External Power Dynamics: Grantees don’t feel comfortable disclosing the complete data ramifications of their projects. They can not/should not overemphasize potential risks if they want a grant. Difference in proximity to the situation; personal understanding/commitment; accountability to particular location/context. pressure created by specific follow-up question Assumption of what people claim to be knowledge Imbalance in protocols/requirements to provide data and to explain data use (e.g. intellectual property rights) between grantees and funders Ex: grantee must fill out a cover sheet, but there are no protocols for funders to get free, prior, and informed consent. Imbalance in knowledge in what data will be important for grant decision Ex: “optional” questions on grant applications that everyone answers anyway Financial/budgeting: how do certain things get added to budgets? Grantee does not have autonomy over what to include--they would not include “responsible data” or anything else, unless the funder indicates that it’s worth including. Culturally different assumptions of data validity/methodologies of data gathering (what is a valid/helpful measurement for a particular project--output, M&E, impact studies, etc. Example: police violence indicator. Example of cultural imperialist critique. Lack of on-the-ground input in program design. Responsibility vs. paternalism (Example: pulling data on Ugandan LGBTI groups). (also internal). Duty of Care: What are you responsible for as a funder?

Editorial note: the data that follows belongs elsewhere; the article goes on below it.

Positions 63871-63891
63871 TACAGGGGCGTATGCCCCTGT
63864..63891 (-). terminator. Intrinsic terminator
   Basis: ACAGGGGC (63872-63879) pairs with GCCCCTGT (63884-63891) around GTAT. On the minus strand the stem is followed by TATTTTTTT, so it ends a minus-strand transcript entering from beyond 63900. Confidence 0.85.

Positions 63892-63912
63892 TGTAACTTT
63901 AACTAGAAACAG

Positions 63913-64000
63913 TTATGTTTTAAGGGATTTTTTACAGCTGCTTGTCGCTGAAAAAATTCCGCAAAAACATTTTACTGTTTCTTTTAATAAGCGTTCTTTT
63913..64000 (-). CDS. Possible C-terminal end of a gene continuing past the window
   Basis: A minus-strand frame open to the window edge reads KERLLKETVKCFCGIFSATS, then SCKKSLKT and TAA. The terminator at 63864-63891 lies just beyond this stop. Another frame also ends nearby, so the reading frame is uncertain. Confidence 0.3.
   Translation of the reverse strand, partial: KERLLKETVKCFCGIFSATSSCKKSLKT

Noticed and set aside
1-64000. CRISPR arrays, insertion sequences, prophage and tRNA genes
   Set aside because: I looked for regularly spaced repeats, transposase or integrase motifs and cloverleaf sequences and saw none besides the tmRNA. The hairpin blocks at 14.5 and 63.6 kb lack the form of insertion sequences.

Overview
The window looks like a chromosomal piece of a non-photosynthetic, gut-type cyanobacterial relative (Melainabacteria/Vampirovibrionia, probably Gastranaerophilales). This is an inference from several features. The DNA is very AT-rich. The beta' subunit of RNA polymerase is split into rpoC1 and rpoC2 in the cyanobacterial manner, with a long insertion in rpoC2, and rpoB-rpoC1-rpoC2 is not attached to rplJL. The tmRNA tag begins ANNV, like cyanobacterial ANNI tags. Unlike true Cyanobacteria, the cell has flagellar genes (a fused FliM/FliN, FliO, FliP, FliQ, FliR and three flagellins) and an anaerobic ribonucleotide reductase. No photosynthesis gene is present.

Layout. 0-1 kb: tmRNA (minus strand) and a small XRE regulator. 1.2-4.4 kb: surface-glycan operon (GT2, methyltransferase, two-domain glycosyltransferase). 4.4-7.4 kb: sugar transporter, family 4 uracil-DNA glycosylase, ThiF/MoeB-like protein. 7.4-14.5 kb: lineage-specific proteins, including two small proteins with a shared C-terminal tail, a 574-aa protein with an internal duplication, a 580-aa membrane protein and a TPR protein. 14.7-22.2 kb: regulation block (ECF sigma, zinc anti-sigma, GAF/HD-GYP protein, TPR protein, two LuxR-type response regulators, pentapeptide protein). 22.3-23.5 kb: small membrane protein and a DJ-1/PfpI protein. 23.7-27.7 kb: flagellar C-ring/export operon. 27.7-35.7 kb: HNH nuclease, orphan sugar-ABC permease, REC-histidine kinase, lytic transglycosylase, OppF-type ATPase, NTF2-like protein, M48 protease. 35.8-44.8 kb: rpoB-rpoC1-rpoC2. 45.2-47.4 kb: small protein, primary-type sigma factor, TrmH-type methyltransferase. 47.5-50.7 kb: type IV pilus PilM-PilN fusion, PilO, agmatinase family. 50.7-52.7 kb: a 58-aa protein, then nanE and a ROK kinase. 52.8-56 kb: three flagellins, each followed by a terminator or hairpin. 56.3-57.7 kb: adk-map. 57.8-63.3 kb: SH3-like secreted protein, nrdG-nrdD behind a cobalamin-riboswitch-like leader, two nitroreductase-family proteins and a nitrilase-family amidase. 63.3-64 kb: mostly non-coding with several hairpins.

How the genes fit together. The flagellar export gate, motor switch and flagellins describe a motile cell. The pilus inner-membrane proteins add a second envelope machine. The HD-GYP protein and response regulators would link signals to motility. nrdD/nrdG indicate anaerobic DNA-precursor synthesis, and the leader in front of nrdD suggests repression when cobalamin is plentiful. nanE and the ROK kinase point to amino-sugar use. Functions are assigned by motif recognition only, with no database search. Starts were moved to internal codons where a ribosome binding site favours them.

What would need to change to address these? What can we do within our spheres of control as funders?
Unless you recognize a problem/power dynamic, you can’t fix it or make it more equitable. Participatory strategy development (local engagement where impact is felt) Workload reduction for program officers to do it and budget for it Sharing powers and increase trust of program officers on the ground (e.g. by US board) “pooling sovereignty” with local stakeholders Re-positioning framing: What does it mean to be a “strategic philanthropist”? Move away from impact/outcomes orientation toward valuing collaboration, valuing local knowledge and expertise, acknowledging that you don’t have all the answers. Data ownership and management: make it more equitable, toward a true partnership. What change would this entail? Principles in grant agreements, establish rules Funders should assess what information is necessary For themselves and their assessments If you can’t articulate why you need a certain piece of data, you shouldn’t be asking for it. Communicate this to grantees Explain data management and sharing policies Break “more is better” ‘NSA approach’ to data collection. Advocate for longer grant cycle Makes it easier to address tough issues Build negotiation process into application with open communication line
We may systematize things that are only useful to the grantee. A radical way of doing things better would be to only systematize the information that grantees need. Orient the monitoring and evaluation process around this. M&E should really be about how to make a bigger impact. Let the grantees decide what they want to systematize.